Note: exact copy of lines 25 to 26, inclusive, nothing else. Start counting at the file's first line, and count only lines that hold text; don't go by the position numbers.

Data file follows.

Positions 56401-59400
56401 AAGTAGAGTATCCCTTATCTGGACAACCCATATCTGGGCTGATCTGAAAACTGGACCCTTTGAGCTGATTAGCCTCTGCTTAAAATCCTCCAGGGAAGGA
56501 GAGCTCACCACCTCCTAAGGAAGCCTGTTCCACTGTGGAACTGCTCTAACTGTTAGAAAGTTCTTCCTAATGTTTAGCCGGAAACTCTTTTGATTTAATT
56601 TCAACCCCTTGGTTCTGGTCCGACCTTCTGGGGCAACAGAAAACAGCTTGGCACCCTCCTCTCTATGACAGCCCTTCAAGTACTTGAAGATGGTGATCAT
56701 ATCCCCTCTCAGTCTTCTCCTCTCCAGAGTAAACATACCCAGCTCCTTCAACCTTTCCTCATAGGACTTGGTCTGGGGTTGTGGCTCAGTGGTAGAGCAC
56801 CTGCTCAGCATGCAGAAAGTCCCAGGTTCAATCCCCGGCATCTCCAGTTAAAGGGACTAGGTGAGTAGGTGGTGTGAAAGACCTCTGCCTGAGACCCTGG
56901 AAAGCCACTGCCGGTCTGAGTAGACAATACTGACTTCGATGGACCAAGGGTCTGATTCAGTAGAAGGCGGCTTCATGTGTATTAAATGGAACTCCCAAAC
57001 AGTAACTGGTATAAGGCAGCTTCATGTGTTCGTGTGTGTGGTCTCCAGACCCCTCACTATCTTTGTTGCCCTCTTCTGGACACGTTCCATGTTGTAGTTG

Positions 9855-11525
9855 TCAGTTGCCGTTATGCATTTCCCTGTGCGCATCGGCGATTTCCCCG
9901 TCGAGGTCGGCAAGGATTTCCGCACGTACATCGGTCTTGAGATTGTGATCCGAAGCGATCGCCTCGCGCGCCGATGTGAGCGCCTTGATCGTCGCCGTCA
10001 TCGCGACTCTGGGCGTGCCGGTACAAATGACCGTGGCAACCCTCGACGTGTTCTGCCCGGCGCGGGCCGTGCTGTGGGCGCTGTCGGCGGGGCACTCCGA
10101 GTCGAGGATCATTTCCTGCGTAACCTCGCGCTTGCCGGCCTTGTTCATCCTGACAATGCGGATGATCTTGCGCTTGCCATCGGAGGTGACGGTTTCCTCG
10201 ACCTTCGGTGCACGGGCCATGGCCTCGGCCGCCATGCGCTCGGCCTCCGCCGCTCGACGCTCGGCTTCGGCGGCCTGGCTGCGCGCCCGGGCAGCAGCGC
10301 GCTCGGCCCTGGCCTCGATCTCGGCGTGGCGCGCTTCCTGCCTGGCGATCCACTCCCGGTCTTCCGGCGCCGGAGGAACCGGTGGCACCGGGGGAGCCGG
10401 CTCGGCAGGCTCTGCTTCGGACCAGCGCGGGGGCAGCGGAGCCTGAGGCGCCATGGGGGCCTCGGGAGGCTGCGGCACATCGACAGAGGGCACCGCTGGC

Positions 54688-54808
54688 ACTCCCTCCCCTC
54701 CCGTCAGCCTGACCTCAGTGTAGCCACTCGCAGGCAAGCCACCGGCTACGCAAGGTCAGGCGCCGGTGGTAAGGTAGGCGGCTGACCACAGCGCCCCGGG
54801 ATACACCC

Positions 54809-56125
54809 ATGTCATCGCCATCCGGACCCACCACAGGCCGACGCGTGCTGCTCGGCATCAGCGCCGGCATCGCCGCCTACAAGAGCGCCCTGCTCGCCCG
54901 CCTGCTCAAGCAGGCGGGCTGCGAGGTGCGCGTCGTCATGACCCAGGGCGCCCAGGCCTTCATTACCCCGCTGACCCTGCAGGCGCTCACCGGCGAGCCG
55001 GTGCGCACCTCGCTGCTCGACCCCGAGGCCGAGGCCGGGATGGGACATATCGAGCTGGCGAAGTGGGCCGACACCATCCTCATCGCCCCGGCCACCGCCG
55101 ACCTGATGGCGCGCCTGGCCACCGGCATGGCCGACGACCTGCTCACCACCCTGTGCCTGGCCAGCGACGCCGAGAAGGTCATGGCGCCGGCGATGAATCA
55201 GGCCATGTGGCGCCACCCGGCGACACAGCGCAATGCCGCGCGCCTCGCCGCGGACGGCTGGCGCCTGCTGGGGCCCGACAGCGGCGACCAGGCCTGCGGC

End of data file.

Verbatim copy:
55101 ACCTGATGGCGCGCCTGGCCACCGGCATGGCCGACGACCTGCTCACCACCCTGTGCCTGGCCAGCGACGCCGAGAAGGTCATGGCGCCGGCGATGAATCA
55201 GGCCATGTGGCGCCACCCGGCGACACAGCGCAATGCCGCGCGCCTCGCCGCGGACGGCTGGCGCCTGCTGGGGCCCGACAGCGGCGACCAGGCCTGCGGC